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Easy mens scarf knitting pattern

Easy mens scarf knitting pattern Easy mens scarf knitting pattern

Guys, I think I might be the world’s slowest knitter. I’m embarrassed to admit that I’ve been working on this scarf since my trip to Iceland last year – that’s over 18 months! Okay, so I obviously haven’t been working very hard on this project; just adding the odd row every now and then. But still, 18 months to knit a scarf?! Major kudos to people who can whip them up in a day or two! However, since it’s been such a long time in the making, I feel that bit more excited to finally be able to wear it. So it’s not all bad. 🙂

My striped scarf is knitted from Icelandic wool that I picked up in Reykjavik. I remember really wanting to buy a knitted jumper or scarf when I was there, but the prices were MEGA. So I took the thrifty route and decided to knit my own, from the same wool! Icelandic wool is really warm and insulating, with beautifully a muted colour (I wish I’d bought more when I had the chance!).

Anyway, with my scarf finally complete and the weather starting to get pretty chilly, it seemed like the perfect time to share the pattern so you can make your own. It’s a nice easy project, perfect for a chilled weekend in front of Netflix.

Easy mens scarf knitting pattern

Easy mens scarf knitting pattern

Supplies

  • US 10 / 6mm knitting needles
  • 100g (100m) ball of yarn in one colour (referred to below as “yarn 1”)
  • 100g (100m) ball of yarn in another colour (referred to below as “yarn 2”)
  • Sharp scissors
  • Wide eye sewing needle
  • Optional: crochet hook to help add tassels

Note: the gauge of my yarn for this knitting pattern was 18 rows/11 stitches per 10cm/4″ square.

What to do

  1. Cast on 35 stitches in yarn 1.
  2. K1 for 34 rows.
  3. On the next row, feed in yarn 2 and K1 to the end. This will effectively swap the yarn colour, leaving a loose end of yarn 1. (To see a video of this process, click here). Leave this loose end for now; you will stitch it in later.
  4. K1 for a further 33 rows.
  5. On the next row, swap the colours back to yarn 1.
  6. Repeat this process of knitting 33 rows and swapping colour, until you reach your desired scarf length. For my scarf, I knitted a total of 8 blocks of colour (4 of each).
  7. Once you finish your final block of colour, cast off all stitches.
  8. You will now have the basic scarf, with loose ends of yarn at each place that the colours swap. One by one, thread these loose ends onto a wide-eyed needle and use a basic running stitch to sew them into the matching coloured section of the scarf, then tie them off.
  9. Finally, it’s time to create the tassels on the end of the scarf. (If you get a bit confused here, then this video illustrates the process really well). Start by cutting 4 pieces of yarn 1, each one measuring 8cm long. Hold them all neatly together and fold them all in half. Gently tease a small opening in the very centre of one end of the scarf, and thread the folded yarn pieces through it (use a crochet hook if it’s a bit fiddly). Feed the ends of these yarn pieces through the loop that’s created by the fold, and tighten them to hold them in place. Repeat a further 6 to 8 times, spacing each tassel out evenly, until you’ve filled the end of the scarf. Repeat this whole process for the other end of the scarf, using the other yarn colour.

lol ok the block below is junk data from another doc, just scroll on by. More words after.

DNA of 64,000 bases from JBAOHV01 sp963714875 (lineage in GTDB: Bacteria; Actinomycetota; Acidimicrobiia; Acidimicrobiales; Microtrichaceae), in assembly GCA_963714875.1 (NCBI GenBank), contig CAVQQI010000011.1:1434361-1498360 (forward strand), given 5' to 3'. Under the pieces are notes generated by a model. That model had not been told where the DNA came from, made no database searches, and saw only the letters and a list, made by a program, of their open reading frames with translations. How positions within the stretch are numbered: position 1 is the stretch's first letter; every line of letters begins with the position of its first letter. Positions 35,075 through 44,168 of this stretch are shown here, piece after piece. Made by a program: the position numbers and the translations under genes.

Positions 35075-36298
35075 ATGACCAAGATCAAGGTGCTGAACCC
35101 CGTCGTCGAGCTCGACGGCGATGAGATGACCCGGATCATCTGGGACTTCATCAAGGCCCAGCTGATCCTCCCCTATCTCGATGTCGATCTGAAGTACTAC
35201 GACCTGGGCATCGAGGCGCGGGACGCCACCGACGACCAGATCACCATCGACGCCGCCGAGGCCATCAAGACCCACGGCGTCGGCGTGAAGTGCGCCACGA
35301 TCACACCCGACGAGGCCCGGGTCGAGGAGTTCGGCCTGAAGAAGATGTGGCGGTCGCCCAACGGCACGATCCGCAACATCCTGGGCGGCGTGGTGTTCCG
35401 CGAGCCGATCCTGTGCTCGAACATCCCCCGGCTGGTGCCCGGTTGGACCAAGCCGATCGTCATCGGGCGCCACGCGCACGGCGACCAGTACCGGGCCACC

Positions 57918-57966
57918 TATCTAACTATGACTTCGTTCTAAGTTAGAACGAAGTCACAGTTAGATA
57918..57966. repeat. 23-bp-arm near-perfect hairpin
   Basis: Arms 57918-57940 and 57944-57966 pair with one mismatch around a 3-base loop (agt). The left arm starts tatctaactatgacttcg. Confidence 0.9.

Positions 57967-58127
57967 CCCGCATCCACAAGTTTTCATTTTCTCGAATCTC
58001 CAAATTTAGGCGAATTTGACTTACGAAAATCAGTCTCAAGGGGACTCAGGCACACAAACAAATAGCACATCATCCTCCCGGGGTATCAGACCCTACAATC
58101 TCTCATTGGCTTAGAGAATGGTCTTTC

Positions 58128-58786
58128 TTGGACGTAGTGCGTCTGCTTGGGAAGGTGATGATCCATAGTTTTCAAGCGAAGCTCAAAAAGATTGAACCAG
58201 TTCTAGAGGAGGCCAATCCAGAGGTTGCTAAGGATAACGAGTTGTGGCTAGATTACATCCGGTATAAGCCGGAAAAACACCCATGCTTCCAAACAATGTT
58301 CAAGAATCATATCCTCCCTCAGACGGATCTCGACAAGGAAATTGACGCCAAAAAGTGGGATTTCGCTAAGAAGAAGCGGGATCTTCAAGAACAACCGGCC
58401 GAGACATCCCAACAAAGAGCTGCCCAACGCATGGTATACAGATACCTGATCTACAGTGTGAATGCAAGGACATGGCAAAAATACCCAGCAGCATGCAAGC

Easy mens scarf knitting pattern

I really love this scarf knitting pattern – it’s pretty straightforward, but the final result looks great! The stripes add a bit of visual interest, rather than having one block colour. If you’ve never tried using multiple colours in your knitting before, then don’t be afraid to give it a go! It’s surprisingly easy, and adds a whole new dimension to the knitting projects you can achieve.

Right, I’m off to start on my next knitting project… fingers crossed I’ll have this one finished a little faster! – Mike.

Don’t forget to Pin this image, so you can knit it later!

Easy mens scarf knitting pattern - Click for more

About Author

Hello, I'm Mike! I started this blog in 2013, and it's since become a part-time job for me. I've always been obsessed with crafts (my very first memories are of making things... and I've never grown out of it!). So it really is a dream come true that I can now share this joy with people like you, every single day. Thank you for being here! READ MORE

7 Comments

  • Anonymous
    August 9, 2021 at 6:28 pm

    Hi would 100g acrylic yarn work with this? Or is it too thin

    Reply
    • Mike
      September 5, 2021 at 9:25 am

      That should work, as long as you use appropriate width needles for the yarn 🙂

      Reply
  • Marian Fryn
    May 7, 2021 at 10:36 am

    Mike,what do you mean ..after sewing the loose ends you tie them off ..how do you do that ??

    Reply
    • Mike
      June 11, 2021 at 12:20 pm

      Hi Marian. Pull the loose ends through to the back of the project, then tie them in a knot so they won’t unravel. You can then weave the excess yarn into the existing knitting with a large sewing needle, so they are tucked away. Hope this helps!

      Reply
  • Marian Fryn
    May 7, 2021 at 10:36 am

    Mike,what do you mean ..after sewing the loose ends you tie them off ..how do you do that ??

    Reply
  • Karl
    December 25, 2020 at 10:15 pm

    Really nice scarf. I’ll be starting one of those soon. I’m a guy that knits and I would certainly wear this scarf. Thanks for the instructions.
    Karl

    Reply
    • Mike
      December 30, 2020 at 12:49 pm

      Thanks, glad you like the pattern! Hope you enjoy making it yourself! – Mike

      Reply

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